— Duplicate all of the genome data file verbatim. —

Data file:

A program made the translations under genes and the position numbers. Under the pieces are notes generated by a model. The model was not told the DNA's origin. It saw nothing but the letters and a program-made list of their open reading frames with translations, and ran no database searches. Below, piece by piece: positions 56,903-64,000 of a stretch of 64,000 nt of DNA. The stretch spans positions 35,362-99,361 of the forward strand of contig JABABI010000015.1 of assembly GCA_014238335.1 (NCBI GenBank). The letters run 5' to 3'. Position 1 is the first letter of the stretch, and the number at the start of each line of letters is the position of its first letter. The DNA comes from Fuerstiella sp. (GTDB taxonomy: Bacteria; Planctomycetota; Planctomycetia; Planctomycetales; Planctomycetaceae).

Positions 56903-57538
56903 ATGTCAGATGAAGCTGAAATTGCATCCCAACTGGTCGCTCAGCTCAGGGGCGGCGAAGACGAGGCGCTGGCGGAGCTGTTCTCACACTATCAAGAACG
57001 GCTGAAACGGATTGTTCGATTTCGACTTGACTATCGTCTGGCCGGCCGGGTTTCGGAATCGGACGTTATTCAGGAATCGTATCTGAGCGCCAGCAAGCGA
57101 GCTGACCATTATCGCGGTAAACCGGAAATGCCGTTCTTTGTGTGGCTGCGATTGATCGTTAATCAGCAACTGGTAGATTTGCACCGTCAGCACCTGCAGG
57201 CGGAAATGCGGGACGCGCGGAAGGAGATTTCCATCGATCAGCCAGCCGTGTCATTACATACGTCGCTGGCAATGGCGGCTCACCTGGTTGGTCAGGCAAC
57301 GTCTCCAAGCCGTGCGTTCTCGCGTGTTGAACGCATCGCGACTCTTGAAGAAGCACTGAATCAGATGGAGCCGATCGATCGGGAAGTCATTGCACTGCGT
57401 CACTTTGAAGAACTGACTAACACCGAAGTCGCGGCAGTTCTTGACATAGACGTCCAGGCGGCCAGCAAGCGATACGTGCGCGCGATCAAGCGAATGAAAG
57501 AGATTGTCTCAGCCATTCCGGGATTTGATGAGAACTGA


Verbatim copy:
A program made the translations under genes and the position numbers. Under the pieces are notes generated by a model. The model was not told the DNA's origin. It saw nothing but the letters and a program-made list of their open reading frames with translations, and ran no database searches. Below, piece by piece: positions 56,903-64,000 of a stretch of 64,000 nt of DNA. The stretch spans positions 35,362-99,361 of the forward strand of contig JABABI010000015.1 of assembly GCA_014238335.1 (NCBI GenBank). The letters run 5' to 3'. Position 1 is the first letter of the stretch, and the number at the start of each line of letters is the position of its first letter. The DNA comes from Fuerstiella sp. (GTDB taxonomy: Bacteria; Planctomycetota; Planctomycetia; Planctomycetales; Planctomycetaceae).

Positions 56903-57538
56903 ATGTCAGATGAAGCTGAAATTGCATCCCAACTGGTCGCTCAGCTCAGGGGCGGCGAAGACGAGGCGCTGGCGGAGCTGTTCTCACACTATCAAGAACG
57001 GCTGAAACGGATTGTTCGATTTCGACTTGACTATCGTCTGGCCGGCCGGGTTTCGGAATCGGACGTTATTCAGGAATCGTATCTGAGCGCCAGCAAGCGA
57101 GCTGACCATTATCGCGGTAAACCGGAAATGCCGTTCTTTGTGTGGCTGCGATTGATCGTTAATCAGCAACTGGTAGATTTGCACCGTCAGCACCTGCAGG
57201 CGGAAATGCGGGACGCGCGGAAGGAGATTTCCATCGATCAGCCAGCCGTGTCATTACATACGTCGCTGGCAATGGCGGCTCACCTGGTTGGTCAGGCAAC
57301 GTCTCCAAGCCGTGCGTTCTCGCGTGTTGAACGCATCGCGACTCTTGAAGAAGCACTGAATCAGATGGAGCCGATCGATCGGGAAGTCATTGCACTGCGT
57401 CACTTTGAAGAACTGACTAACACCGAAGTCGCGGCAGTTCTTGACATAGACGTCCAGGCGGCCAGCAAGCGATACGTGCGCGCGATCAAGCGAATGAAAG
57501 AGATTGTCTCAGCCATTCCGGGATTTGATGAGAACTGA